As the head of Investing Women, an organisation which provides support, encouragement and investment to female business founders, I have always believed the stereotype that portrays women as being risk-averse in business is based on a fundamental misinterpretation of typical female founders’ behaviour
Despite my own direct experience of working with hundreds of successful companies founded by women, and a raft of research studies that show women as highly-capable risk managers, I still hear this view frequently quoted.
This unfair and highly misleading stereotype affects not only women seeking to raise investment for their businesses; it has also impacted those seeking a career within the corporate world. While ‘diversity’ and ‘equal opportunity’ continue to be key buzzwords resonating from boardrooms across the world, women remain vastly under represented within risk management.
According to the 2017 Women in Financial Services report by Oliver Wyman, only 15 per cent of chief risk officers in the US are female. Meanwhile another report, released earlier this year by the world’s leading research and advisory firm Garner, found that only a quarter of global security and risk management executives were women.
It’s time to change the conversation and tackle this unhelpful stereotype. The female approach to risk management has for too long been misunderstood as ‘risk aversion’. All businesses have risks, and being smart about evaluating which ones are worth taking is a key skill which requires methodical, evidence-based rationale. There have been a number of research studies which show that this is an area where women tend to excel.
In 2015, First Round Capital analysed data from investments made by the venture capital firm in 300 companies from various sectors and the results were staggering. Those with a female founder or co-founder returned a 63 per cent higher return on than those with all-male founder teams.
Meanwhile, Grant Thornton’s Women in business: new perspectives on risk and reward report from 2017 highlighted how men and women see risk and opportunity in different ways, and act differently as a result. It found that men saw more risk than women in eight of ten categories, despite the common perception that females are more risk-averse.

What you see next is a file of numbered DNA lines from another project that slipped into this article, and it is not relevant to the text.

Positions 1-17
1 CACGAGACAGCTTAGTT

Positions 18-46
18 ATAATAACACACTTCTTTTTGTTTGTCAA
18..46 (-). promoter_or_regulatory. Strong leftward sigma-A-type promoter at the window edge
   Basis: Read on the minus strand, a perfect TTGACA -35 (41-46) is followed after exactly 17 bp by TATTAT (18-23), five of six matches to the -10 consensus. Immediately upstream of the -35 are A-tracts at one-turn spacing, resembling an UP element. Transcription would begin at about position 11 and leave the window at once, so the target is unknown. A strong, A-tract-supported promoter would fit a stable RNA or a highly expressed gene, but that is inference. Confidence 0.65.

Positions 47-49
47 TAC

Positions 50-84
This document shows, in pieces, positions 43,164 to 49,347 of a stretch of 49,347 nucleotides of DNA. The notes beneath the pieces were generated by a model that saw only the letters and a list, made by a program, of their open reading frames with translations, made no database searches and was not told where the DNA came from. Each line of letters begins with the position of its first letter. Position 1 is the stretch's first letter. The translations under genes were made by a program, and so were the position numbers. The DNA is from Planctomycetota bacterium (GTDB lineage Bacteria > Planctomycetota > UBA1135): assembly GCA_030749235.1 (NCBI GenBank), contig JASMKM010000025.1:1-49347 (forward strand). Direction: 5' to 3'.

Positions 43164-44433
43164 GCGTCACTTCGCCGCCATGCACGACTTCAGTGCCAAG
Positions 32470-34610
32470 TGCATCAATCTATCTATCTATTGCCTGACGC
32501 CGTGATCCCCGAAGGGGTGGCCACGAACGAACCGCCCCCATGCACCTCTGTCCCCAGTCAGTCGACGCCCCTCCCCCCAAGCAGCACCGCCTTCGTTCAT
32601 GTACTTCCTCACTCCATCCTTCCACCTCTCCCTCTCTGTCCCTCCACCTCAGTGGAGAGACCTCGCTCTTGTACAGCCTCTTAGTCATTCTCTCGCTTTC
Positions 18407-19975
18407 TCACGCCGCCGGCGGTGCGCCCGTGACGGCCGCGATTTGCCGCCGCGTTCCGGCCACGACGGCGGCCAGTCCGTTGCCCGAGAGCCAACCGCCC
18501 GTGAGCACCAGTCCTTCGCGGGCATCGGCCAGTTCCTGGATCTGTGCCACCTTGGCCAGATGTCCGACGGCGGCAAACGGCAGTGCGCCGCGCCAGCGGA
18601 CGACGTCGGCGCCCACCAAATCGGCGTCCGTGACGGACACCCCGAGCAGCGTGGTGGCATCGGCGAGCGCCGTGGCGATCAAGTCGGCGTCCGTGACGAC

At Investing Women, we frequently see female founders scaling their companies’ pitch for investment. Indeed, two thirds of all our investment activity has focused on firms with a female founder or co-founder. While it is not uncommon for some women to seek too low a figure when raising capital to achieve growth targets, our experience more often than not has chimed with the findings of First Round Capital where companies with female founders are ‘delivering’, generating maximum value from the finance they are able to secure.
In fact, Investing Women has built its successful AccelerateHER programme by leveraging a uniquely female approach to risk management and other aspects of running a business. This has led to the creation of a high-profile channel for growth-focused female founders, opening doors to investors as well as international opportunities.
In the four years we’ve been running the programme, at least £23.5 million of investment has been raised by AccelerateHER finalists, with £17m of that leveraged against funds invested by the growing number of Investing Women Angels syndicate members.
In tackling this one stereotype about women, I do believe we must also highlight how important it is to have ‘balance’ in teams as they grow. As many research studies have shown, diversity is good for business. According to the Gartner report, gender-diverse and inclusive risk management teams outperform those which are either gender-homogeneous or less inclusive by an average of 50 per cent.
The Grant Thornton report also came to the conclusion that the differing approaches between males and females regarding risk is no bad thing. It found that mixed-gender teams bring a broad perspective which makes for more comprehensive and effective risk management.
A more measured approach to risk can, however, result in asking for too little when raising funds, and this can potentially hinder growth. But this should not be viewed exclusively as a weakness, it can also be seen as a positive indicator of careful money management.
With encouragement and a coaching approach to sharing the knowledge and experience of helpful investors, this can easily become a great strength, very much to the benefit of both the founders and investors.
We are only just beginning to tap into this enormous reserve of talent that we’ve seen so ably demonstrated by many of Scotland’s female business founders. Let’s hope that further research will continue to dissipate unhelpful stereotypes. Rather than a negative perspective around the ‘female’ approach to managing risk in business, investors and employers should now recognise this key skill and the potential value and return which it can deliver.
Jackie Waring is chief executive of Scotland’s only all-female angel investor group Investing Women.
This article first appeared in The Scotsman’s winter 2019 edition of Vision. A digital version can be found here.